Prague, July 13 (CTK) – Czech Jan Orna, 38, is addicted to game machines, but not as a gambler but as a fan who collects old slot machines and shows them in a special game room and a museum he has opened near Prague, daily Pravo wrote on Thursday.
“Each machine has a specific sound of its own…With my well-trained ears, I immediately notice if any of them goes wrong,” Orna told the paper.
He started collecting game machines in 2004. At present, he has more than 170 of them in a wooden hall in the Cerveny ujezd village, west of the capital city.
For six years now, he has been running a room with historical arcade games, actually a kind of a museum.
“When I saw the colourful machines at travelling entertainment festivals for the first time, I felt fascinated. For me, they were magic colourful worlds with which we, children, connected long invented stories,” Orna told Pravo, referring to his impressions as a boy.
Out of nostalgia, he later decided to collect old game machines he remembered from childhood.
In the beginning it was not that difficult to buy some. The first machine cost him 5,000 crowns.
In the meantime, he acquired far more expensive ones, importing them from countries such as the USA, Germany, Britain and Japan.
Nevertheless, the most unique of his exhibits comes from Kolin, central Bohemia, where it stood unnoticed in a garage for several years.
“A guy who formerly run game machines at a swimming pool and wanted to get rid of them answered my advertisement. It turned out that he kept a real jewel in his garage – the Challenge game from 1974. I bought it immediately for [an] unbelievably [low price of] 2,000 crowns,” Orna is quoted as saying.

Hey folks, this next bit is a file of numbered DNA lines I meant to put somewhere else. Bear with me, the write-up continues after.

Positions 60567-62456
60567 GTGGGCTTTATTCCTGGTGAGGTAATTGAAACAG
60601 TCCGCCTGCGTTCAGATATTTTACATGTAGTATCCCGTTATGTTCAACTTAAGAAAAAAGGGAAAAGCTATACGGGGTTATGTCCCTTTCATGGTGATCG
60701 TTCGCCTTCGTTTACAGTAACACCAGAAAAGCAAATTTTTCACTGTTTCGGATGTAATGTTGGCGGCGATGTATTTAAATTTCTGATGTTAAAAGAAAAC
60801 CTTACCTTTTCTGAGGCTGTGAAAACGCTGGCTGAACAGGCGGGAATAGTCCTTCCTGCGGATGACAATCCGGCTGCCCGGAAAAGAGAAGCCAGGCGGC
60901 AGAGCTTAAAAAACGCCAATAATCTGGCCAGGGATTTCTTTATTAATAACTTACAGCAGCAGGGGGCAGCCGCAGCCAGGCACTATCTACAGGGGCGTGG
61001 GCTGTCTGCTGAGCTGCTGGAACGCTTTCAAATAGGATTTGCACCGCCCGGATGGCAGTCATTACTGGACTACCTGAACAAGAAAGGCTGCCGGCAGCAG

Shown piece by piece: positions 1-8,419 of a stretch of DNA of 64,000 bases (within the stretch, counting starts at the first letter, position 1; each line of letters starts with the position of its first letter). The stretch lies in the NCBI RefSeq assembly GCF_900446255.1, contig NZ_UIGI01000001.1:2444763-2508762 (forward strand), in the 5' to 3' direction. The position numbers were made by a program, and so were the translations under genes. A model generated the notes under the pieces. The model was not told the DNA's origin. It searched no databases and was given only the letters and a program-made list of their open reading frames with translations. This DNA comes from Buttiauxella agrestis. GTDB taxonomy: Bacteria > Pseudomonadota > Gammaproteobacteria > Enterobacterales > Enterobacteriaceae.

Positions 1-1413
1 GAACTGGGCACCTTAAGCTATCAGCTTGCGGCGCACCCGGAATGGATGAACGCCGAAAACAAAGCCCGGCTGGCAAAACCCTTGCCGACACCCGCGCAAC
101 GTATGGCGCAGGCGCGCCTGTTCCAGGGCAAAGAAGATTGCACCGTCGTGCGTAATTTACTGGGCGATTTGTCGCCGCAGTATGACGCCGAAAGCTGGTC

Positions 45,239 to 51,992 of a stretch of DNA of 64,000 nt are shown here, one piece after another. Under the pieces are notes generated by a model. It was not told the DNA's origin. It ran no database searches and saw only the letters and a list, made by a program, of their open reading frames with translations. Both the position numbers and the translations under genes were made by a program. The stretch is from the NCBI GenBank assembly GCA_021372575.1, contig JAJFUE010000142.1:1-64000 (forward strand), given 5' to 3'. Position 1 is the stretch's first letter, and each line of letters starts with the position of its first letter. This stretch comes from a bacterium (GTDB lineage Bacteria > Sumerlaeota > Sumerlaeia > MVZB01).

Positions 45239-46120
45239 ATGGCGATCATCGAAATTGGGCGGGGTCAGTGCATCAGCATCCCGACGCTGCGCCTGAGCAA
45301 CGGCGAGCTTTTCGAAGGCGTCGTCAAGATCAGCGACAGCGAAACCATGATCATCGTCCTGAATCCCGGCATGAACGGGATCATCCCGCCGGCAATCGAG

He said Challenge, a machine version of table tennis, belongs to the oldest exhibits in his museum. Besides, he has displayed unique machines from the 1980s that witnessed the birth of arcade games, and also more advanced and contemporary machines of all kinds, including classical shooting games and sport simulators.
Hardware and electronic parts are the most demanding aspect, as they need a technicians’ control almost every day. This has forced Orna to upgrade his knowledge of electronics, though he is an economist by profession, Pravo writes.
He says the retro machines need special care bordering on “cherishing.”
“More and more people come to visit our game room, pushed by nostalgia. Mainly people in their thirties and forties come to play a game and show something from their childhood to their kids,” Orna says.
He plays his machines only rarely. “I am a collector, not a gambler,” he says.
Orna has never sold any of his machines.
“I would never do this at any cost. I want our children to keep the chance of admiring the magic blinking colourful machines,” he adds.